For me, music and technology have been lifelong constants; I grew up listening to recordings of great musical masterworks even before playing an instrument. While younger, I often played video games when not studying or practicing. The games that most appealed to me were easy to play and contained great graphics, amazing special effects, compelling storylines, and fantastic music. I also remember my excitement at the Internet’s ‘90s debut; my older sister and I emailed each other and thus kept in touch even when she was too busy to talk over the phone. I was later a 9-year member of the Milwaukee Youth Symphony Orchestra (MYSO) organization, which sparked my passion for music. In MYSO, I loved being part of a team, whether a symphony orchestra or string quartet. After high school, I attended the Eastman School of Music, where I used music notation software to write my own composition that I performed on my undergraduate degree recital. Subsequently, as a University of Wisconsin-Madison graduate student, I took a class that covered jazz improvisation. The course offered both a wonderful learning environment and my first introduction to overtones and their importance to “playing in tune.” I had to research for myself, however, as to exactly what overtones were and what they sounded like; there were no apps or websites that I found with clear indications as to either.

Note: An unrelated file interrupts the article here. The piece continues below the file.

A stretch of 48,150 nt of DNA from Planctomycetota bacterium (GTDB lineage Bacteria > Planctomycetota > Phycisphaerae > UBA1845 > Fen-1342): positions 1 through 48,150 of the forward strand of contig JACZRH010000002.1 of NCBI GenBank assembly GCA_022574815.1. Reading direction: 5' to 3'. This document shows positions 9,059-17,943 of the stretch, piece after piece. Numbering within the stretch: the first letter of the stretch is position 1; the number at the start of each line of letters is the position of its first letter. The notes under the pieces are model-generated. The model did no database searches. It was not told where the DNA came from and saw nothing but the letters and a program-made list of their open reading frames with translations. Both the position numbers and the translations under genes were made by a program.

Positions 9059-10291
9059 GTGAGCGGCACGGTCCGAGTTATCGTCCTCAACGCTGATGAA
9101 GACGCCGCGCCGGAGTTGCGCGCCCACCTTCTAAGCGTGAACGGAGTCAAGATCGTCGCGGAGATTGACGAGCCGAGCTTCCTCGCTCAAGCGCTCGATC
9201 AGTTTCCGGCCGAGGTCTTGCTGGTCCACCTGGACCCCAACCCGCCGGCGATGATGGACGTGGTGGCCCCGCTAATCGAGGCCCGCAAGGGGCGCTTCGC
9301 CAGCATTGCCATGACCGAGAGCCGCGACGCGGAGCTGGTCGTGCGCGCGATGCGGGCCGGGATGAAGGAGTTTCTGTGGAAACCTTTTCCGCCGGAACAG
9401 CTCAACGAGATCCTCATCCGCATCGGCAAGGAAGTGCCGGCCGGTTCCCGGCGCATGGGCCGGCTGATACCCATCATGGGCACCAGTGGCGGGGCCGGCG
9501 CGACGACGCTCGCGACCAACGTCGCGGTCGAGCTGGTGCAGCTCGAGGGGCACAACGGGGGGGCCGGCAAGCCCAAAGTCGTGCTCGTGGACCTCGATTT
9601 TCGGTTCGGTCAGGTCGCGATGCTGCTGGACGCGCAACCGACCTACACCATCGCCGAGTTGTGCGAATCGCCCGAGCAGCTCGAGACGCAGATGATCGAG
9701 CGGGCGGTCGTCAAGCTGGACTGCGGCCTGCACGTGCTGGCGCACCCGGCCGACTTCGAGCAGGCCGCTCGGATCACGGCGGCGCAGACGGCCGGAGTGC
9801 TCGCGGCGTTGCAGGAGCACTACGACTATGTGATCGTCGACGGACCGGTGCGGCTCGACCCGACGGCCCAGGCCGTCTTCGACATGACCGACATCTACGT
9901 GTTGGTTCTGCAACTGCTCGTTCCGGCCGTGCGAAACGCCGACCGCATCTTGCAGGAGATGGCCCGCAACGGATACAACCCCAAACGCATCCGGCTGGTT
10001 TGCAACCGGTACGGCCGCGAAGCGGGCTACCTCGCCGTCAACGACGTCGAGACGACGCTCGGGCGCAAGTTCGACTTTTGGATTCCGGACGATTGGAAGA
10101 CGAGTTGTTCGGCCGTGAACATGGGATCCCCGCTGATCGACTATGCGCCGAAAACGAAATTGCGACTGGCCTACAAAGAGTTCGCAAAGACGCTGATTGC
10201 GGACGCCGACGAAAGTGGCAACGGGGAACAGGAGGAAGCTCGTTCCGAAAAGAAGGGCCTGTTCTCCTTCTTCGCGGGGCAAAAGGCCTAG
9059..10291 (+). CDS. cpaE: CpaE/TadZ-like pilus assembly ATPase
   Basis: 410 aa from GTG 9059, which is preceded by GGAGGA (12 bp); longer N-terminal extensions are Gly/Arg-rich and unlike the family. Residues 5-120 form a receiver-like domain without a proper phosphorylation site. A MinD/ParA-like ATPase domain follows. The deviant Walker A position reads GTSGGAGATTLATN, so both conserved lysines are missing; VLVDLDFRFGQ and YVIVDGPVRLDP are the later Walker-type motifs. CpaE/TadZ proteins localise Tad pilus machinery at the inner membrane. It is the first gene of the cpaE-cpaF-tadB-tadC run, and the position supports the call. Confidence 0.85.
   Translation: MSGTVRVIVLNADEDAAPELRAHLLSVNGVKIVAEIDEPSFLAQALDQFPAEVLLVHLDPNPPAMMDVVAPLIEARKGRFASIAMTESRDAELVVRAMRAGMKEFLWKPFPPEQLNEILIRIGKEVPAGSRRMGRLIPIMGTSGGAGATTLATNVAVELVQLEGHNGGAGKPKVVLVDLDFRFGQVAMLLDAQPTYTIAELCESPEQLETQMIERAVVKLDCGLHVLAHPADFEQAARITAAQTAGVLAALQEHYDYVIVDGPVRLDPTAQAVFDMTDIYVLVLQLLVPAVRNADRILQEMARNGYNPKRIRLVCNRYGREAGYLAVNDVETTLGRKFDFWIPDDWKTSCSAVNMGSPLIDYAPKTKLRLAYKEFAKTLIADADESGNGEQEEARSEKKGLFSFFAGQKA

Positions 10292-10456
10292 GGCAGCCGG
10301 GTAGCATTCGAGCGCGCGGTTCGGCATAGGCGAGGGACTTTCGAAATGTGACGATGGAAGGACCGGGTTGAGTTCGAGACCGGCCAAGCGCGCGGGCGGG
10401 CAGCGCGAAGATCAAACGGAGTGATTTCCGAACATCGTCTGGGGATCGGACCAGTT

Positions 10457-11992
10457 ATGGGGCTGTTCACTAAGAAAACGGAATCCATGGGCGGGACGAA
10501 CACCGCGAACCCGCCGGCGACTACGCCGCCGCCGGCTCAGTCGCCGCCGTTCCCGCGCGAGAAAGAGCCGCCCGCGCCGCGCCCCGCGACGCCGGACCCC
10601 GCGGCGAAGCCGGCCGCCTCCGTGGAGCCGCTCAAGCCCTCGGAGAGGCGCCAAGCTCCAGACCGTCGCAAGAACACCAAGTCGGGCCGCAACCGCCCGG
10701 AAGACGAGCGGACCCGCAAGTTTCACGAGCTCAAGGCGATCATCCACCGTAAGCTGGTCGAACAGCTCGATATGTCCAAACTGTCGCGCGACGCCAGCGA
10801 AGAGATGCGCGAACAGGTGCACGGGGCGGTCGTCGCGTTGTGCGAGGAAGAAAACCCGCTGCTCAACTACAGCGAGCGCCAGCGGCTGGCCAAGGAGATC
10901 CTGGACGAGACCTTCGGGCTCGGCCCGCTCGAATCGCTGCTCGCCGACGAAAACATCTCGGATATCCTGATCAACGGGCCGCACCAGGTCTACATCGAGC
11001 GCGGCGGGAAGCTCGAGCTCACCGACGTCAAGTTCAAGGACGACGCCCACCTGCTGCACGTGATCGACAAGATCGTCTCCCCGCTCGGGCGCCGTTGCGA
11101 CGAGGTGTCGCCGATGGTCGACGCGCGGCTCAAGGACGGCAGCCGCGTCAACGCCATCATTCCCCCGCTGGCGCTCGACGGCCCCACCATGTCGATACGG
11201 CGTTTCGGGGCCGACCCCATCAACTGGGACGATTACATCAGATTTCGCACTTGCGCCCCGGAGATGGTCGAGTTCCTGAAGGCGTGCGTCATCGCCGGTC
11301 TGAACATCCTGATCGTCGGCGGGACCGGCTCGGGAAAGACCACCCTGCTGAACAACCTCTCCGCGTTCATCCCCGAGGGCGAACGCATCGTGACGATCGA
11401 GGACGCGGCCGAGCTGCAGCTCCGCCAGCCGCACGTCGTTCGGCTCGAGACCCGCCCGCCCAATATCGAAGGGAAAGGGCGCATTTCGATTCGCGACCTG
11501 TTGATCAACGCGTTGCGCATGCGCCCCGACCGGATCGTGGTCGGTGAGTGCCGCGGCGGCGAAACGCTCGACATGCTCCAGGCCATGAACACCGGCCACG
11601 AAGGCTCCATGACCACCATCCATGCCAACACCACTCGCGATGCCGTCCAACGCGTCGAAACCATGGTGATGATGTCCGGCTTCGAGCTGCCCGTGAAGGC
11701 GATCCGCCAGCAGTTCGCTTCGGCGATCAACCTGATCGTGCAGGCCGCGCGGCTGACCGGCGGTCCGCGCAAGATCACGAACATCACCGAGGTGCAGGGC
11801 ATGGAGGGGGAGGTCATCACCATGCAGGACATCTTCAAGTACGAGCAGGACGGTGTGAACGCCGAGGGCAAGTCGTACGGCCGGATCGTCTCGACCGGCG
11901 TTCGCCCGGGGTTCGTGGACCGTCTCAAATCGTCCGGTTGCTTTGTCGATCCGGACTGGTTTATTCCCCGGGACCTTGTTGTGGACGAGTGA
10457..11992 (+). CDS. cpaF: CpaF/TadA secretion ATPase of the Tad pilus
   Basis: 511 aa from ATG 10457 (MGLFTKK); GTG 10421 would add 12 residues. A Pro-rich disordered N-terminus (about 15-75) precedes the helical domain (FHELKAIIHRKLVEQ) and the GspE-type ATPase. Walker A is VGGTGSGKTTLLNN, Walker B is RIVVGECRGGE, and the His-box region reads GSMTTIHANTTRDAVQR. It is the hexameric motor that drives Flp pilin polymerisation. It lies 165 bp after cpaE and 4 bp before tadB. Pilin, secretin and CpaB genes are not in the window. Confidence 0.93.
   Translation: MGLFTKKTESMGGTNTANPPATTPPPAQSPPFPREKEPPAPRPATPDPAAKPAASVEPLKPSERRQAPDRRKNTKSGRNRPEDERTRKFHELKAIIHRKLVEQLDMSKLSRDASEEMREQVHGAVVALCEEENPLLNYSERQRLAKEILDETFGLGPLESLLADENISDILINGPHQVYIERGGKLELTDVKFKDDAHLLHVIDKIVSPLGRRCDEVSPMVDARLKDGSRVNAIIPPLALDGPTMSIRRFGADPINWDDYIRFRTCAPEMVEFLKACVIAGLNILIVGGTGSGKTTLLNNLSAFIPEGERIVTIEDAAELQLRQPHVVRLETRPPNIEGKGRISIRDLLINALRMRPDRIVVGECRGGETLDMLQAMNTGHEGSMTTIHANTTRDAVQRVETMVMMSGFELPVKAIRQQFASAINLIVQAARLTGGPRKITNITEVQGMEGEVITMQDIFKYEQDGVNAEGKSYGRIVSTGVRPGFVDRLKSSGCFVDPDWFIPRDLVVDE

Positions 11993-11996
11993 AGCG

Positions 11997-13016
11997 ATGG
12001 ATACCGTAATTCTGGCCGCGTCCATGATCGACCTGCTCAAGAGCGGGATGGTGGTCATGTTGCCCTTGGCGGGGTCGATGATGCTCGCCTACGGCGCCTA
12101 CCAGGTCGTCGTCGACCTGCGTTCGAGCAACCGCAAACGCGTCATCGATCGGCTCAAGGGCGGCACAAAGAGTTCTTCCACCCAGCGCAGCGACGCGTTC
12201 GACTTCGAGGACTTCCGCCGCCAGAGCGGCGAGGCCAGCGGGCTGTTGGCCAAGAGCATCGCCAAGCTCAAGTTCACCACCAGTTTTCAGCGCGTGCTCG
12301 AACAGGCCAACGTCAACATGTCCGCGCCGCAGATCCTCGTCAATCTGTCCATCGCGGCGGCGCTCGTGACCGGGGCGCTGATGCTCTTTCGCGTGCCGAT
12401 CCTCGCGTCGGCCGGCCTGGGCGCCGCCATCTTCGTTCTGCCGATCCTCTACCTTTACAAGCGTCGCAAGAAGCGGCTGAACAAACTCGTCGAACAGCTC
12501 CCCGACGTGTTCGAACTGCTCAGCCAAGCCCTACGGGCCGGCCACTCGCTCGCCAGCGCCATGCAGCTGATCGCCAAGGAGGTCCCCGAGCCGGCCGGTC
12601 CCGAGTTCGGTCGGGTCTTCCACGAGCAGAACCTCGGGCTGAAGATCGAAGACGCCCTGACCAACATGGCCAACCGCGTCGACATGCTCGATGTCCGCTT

Enter the YWEB Career Academy: I’m currently a professional orchestral musician. For the first time, thanks to the program, I’m now also able to combine technology and music. The YWEB has helped me to unify both worlds and thereby “find my voice”. What attracted me to the program was how its graduates consistently and effectively use their acquired knowledge and skills to add value to the real world. This aspect distinguishes the YWEB from similar programs. I’ll always remember how thrilled I was when I first typed a line of code and saw the resulting webpage. It’s that type of discovery that I especially enjoy. The YWEB has equipped me with a plethora of both hard and soft skills, as well as a sound foundation for me to apply what I’ve learned to make my own meaningful contributions to society. My personal project, for example, has been a culmination of everything that I’ve learned over the years. I incorporated the aforementioned overtone frequencies that I chose into my website, as well as other relevant sounds. It was gratifying to be able to both see and hear the audio files that I uploaded to my site. After a recent orchestra concert, one of my fellow musicians complimented me on how well I played a tough part of the music we performed—after the fact that I worked on the project. The YWEB, then, has provided me with a heartening confirmation that my experiences outside of the IT industry are indeed applicable to that field and that context–and vice versa.
– Neil Gopal